Situated in Ayvansaray, Tekfur Palace (Palace of Porphyrogenitus) was built as an annex to the Blachernae Palace in the late thirteenth century. The exact construction date of the palace is not certain, yet according to the primary sources it was built during the reign of Byzantine Emperor Michael VIII Palaiologos (r. 1261-1282) for his son Prince Constantine “Porphyrogenitus.” Purple was the color of the Byzantine imperial family and porphyrogenitus -meaning literally “born to the purple” indicate a Byzantine prince born to a reigning emperor.
The location of the palace was crucial, because it was situated at the highest point of Constantinople (Byzantine Istanbul) on the northwest corner of the city, therefore controlling the Golden Horn, Pera (today’s Galata), and city itself.
Tekfur Palace (Tekfur Sarayı) served as a Byzantine imperial palace until 1453, the conquest of Constantinople by the Ottomans. During the siege the palace was damaged highly, since it was next to the Land Walls of Constantinople (Theodosian Land Walls). During the Ottoman period, the structure functioned as a mini-zoo until the eighteenth century. In the eighteenth century, a ceramic tile workshop was established here and it produced ceramic and ceramic tiles until the mid-nineteenth century. 1850s onwards the palace was abandoned and left alone. Its monumental and three-story façade as well as the most of its walls are still surviving. In addition, restoration and conservation projects started in 2010 for Tekfur Palace (Tekfur Sarayı) and are still continuing.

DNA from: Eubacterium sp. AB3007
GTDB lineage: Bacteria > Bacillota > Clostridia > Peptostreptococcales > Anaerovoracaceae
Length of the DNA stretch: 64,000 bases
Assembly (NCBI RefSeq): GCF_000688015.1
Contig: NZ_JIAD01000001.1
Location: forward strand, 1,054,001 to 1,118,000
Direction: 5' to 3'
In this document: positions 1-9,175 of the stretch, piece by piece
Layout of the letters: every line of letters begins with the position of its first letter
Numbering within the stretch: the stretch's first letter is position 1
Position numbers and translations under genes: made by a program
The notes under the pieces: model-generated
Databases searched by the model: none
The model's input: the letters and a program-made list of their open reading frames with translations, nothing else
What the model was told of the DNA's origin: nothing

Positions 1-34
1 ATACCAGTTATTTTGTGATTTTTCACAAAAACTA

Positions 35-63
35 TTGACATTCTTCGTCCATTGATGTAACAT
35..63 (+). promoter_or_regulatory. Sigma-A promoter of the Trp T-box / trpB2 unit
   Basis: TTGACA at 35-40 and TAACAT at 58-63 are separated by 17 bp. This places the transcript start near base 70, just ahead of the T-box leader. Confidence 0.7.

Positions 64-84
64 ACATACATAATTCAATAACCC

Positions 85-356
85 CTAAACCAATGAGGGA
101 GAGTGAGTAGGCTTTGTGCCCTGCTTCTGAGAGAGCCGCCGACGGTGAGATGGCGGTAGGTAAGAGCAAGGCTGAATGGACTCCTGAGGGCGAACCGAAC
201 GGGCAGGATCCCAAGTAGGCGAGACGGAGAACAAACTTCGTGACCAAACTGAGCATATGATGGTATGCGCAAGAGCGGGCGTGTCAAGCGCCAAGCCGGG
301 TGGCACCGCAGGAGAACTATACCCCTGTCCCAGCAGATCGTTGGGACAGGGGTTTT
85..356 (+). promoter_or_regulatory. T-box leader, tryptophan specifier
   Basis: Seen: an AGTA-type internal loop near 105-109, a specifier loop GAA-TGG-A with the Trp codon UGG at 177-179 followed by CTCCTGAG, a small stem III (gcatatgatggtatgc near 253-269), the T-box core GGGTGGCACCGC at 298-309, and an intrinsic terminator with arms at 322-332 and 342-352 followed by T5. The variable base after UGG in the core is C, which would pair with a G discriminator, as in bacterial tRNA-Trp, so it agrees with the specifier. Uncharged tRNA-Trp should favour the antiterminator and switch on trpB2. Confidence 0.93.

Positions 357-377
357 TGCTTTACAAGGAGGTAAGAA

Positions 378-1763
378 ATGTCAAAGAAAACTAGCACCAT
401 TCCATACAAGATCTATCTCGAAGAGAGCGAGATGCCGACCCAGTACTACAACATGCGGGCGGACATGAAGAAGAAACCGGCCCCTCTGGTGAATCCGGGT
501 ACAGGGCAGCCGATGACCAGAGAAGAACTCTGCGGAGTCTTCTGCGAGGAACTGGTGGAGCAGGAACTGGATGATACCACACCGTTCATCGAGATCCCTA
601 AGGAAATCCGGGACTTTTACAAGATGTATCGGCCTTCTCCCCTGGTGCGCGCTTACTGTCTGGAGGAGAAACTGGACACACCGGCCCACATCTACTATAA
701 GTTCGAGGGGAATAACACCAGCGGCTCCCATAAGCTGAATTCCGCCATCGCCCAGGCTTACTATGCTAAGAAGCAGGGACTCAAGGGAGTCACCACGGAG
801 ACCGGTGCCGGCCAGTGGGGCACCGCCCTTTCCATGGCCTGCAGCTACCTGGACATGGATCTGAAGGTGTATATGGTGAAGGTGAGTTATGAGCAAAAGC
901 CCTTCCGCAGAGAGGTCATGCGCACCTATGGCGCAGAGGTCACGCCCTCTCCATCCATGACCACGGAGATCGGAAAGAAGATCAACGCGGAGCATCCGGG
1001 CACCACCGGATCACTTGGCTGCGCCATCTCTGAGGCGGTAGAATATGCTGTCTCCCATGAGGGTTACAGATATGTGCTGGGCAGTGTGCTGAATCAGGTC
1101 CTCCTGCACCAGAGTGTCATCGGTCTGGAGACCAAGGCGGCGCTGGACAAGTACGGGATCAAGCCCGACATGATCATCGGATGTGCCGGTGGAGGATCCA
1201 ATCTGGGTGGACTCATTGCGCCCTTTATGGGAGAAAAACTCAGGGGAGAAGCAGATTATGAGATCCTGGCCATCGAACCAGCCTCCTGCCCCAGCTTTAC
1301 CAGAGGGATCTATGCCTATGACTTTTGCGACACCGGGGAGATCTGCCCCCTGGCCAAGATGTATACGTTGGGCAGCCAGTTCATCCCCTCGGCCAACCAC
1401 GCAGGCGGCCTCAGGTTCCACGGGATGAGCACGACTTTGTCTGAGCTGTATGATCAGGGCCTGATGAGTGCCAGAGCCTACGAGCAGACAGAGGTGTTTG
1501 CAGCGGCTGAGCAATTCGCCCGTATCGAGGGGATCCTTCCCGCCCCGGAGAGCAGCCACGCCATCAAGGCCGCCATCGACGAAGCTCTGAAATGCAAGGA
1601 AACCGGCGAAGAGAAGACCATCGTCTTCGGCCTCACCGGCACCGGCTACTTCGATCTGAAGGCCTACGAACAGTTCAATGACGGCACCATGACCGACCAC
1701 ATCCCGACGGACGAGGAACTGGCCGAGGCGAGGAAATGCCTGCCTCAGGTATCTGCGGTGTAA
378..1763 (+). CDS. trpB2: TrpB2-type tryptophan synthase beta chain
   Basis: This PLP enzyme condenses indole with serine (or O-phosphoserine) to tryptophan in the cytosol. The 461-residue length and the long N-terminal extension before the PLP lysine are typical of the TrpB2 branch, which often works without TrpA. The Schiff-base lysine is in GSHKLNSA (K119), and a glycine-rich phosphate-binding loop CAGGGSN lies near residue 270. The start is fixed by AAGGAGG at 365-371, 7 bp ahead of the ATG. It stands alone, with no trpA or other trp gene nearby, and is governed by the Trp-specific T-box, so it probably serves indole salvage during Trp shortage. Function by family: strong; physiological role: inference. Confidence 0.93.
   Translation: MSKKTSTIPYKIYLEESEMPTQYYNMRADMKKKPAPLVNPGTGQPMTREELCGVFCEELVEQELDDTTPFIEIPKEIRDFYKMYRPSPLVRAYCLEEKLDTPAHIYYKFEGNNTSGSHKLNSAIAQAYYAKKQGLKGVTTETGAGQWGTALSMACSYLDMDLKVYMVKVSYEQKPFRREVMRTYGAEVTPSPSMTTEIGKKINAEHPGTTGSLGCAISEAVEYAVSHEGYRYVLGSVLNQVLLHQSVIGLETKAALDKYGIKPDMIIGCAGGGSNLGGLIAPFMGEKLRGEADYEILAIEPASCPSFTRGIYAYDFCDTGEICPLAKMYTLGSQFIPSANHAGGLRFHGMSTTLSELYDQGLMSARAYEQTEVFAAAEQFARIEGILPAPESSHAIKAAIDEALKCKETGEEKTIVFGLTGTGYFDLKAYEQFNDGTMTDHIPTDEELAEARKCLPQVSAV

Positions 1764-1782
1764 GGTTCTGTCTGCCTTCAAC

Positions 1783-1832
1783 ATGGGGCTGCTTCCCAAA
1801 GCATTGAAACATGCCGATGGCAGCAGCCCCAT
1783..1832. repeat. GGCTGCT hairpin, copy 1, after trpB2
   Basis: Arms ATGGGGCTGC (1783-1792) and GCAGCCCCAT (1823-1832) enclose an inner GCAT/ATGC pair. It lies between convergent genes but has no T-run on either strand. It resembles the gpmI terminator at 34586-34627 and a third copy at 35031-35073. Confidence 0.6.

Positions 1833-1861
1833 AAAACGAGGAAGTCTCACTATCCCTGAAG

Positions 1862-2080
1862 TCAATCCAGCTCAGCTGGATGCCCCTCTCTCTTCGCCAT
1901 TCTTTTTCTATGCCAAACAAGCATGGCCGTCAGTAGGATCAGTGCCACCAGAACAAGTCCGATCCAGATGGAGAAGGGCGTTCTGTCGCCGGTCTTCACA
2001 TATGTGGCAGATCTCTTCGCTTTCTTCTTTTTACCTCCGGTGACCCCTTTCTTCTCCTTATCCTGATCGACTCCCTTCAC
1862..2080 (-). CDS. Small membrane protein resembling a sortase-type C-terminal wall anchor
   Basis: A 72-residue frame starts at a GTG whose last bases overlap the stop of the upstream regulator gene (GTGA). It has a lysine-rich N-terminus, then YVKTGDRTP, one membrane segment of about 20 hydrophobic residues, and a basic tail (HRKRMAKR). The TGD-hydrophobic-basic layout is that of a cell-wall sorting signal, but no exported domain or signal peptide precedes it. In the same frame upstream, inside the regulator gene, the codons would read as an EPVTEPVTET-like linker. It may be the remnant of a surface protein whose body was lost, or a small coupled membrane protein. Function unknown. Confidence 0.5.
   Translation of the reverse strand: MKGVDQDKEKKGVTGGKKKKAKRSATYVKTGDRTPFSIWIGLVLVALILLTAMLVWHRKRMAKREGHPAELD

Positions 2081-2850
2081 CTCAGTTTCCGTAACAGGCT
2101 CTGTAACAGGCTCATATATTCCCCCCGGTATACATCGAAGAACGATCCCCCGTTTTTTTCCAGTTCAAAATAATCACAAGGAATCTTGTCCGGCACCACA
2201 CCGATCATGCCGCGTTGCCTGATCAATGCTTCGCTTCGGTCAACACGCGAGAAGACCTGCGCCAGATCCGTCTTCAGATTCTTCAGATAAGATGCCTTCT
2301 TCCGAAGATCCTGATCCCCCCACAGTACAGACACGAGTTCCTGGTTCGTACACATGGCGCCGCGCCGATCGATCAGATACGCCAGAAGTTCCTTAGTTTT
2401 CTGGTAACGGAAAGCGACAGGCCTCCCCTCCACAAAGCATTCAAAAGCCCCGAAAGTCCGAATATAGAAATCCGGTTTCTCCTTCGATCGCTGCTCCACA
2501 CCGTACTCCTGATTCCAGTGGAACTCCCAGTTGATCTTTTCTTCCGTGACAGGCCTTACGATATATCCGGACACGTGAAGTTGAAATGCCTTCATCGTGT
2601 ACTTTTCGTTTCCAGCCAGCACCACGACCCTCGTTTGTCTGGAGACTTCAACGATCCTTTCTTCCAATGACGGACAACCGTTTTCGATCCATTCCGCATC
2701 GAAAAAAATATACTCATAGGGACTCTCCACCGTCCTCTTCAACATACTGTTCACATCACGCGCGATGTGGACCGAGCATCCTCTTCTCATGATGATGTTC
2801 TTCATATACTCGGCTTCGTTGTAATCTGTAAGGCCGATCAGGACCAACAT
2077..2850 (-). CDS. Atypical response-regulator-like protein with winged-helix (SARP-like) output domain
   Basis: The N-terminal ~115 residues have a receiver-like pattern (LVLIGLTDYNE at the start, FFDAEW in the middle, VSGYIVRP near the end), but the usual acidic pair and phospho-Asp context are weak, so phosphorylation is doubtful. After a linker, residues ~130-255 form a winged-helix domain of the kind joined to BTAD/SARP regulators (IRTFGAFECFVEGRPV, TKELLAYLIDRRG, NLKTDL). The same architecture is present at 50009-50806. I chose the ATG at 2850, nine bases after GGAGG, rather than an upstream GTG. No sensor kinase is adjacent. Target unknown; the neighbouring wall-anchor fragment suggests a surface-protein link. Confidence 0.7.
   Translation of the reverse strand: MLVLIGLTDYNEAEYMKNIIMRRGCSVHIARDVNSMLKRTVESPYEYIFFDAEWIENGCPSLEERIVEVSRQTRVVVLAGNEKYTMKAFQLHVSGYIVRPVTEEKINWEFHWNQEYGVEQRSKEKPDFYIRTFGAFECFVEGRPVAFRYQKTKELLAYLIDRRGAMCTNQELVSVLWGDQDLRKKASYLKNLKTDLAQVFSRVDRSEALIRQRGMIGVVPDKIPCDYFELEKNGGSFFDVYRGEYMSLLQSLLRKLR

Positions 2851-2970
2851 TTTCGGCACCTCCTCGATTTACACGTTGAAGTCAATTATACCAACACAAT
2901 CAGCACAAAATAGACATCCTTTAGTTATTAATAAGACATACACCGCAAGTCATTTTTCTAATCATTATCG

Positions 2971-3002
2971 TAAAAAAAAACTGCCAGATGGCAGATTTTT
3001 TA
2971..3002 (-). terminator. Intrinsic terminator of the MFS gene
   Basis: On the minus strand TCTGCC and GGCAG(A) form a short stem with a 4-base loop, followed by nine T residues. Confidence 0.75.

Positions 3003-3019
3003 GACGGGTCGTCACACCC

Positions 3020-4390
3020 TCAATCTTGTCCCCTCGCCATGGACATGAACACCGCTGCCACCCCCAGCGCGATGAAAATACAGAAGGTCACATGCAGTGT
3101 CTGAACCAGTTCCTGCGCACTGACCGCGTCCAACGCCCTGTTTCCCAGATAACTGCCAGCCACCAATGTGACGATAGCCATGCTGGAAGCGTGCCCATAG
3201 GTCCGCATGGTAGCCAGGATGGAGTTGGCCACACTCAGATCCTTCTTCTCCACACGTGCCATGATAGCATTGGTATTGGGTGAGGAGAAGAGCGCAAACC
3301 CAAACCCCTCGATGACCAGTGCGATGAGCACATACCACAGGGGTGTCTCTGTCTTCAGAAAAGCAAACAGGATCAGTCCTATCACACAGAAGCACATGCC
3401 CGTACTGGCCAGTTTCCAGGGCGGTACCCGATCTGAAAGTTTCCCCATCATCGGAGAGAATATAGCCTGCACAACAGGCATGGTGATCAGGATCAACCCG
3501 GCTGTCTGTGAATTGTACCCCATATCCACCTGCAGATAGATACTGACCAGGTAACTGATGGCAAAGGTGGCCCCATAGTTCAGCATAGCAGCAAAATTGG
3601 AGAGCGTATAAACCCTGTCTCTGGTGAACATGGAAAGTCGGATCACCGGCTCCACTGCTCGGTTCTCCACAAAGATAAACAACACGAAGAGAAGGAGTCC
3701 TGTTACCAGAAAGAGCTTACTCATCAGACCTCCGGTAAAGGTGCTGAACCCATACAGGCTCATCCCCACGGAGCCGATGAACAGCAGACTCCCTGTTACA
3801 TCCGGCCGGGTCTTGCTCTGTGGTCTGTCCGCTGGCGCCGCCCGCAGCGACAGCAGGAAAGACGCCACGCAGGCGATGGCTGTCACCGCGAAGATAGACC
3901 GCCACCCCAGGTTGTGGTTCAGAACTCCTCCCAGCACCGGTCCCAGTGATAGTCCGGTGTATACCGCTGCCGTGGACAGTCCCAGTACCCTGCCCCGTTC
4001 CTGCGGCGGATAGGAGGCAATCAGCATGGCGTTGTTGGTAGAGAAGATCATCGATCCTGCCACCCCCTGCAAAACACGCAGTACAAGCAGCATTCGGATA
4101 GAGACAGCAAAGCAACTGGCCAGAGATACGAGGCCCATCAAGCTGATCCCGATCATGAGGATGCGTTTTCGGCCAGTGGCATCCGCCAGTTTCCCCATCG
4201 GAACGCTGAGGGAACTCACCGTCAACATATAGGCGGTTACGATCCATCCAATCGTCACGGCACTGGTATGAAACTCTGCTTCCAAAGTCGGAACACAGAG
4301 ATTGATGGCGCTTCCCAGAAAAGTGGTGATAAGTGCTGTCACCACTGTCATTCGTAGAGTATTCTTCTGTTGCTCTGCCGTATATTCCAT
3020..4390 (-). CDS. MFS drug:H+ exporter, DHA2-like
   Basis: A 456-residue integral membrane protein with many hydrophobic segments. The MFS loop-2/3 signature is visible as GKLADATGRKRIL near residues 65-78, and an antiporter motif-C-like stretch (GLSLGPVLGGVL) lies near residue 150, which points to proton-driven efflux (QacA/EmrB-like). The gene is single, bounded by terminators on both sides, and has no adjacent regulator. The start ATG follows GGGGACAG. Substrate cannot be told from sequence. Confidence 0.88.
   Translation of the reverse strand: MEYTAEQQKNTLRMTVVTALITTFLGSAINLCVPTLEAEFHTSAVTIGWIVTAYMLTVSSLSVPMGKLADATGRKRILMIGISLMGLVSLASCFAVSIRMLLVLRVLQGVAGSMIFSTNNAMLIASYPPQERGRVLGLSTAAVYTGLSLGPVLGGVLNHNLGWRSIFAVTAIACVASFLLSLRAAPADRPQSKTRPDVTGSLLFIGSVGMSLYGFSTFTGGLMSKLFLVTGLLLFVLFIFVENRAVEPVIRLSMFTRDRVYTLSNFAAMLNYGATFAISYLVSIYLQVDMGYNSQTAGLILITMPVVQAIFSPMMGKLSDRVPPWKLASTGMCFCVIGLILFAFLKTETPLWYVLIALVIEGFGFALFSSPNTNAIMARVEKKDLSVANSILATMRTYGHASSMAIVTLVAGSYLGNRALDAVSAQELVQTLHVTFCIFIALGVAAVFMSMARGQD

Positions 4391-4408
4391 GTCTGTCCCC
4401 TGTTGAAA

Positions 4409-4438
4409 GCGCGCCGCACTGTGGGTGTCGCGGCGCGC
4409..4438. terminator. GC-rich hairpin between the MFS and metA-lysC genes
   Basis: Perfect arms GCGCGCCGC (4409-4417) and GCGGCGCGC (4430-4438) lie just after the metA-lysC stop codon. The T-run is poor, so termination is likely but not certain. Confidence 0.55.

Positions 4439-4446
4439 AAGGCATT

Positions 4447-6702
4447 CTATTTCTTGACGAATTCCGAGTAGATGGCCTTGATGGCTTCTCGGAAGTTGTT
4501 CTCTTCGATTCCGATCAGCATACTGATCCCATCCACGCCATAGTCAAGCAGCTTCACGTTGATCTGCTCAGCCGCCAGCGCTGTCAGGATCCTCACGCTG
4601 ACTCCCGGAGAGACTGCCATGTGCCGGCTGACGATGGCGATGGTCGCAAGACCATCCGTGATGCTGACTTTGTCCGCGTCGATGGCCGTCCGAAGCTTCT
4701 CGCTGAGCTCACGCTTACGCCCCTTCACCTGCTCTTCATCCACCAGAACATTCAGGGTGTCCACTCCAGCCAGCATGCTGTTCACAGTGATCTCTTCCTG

Do not miss Tekfur Palace, which is one of the rare examples of Byzantine secular architecture in the city of Istanbul.
The world famous 86 carats Kaşıkçı Diamond (The Spoonmaker’s Diamond) -exhibited at the Topkapı Palace Museum- was first found in the garbage debris of the Tekfur Palace in 1699.
Ceramic tiles produced in Tekfur Palace workshop can be seen at Hekimoğlu Ali Paşa Mosque located in Fatih, Istanbul.
The easiest way to get the Tekfur Palace (Tekfur Sarayı) is to get off at Ayvansaray Bus Station and walk down the hill. Tekfur Palace is approximately ten minutes walk distance from Ayvansaray Bus Station.
Situated in Ayvansaray -the northwest corner of Istanbul’s historical peninsula- the Tekfur Palace is also close to a number of important landmarks of Istanbul including Chora Museum (Chora Church), Mihrimah Sultan Mosque, and Fethiye Museum (Pammakaristos Church).
Note: Tekfur Palace images above belong to Flicker user Osman Tümay, Flicker user harikakora and Flicker user Andrew Barclay.
Make sure to climb land-walls of Constantinople which is located right next to Tekfur Palace.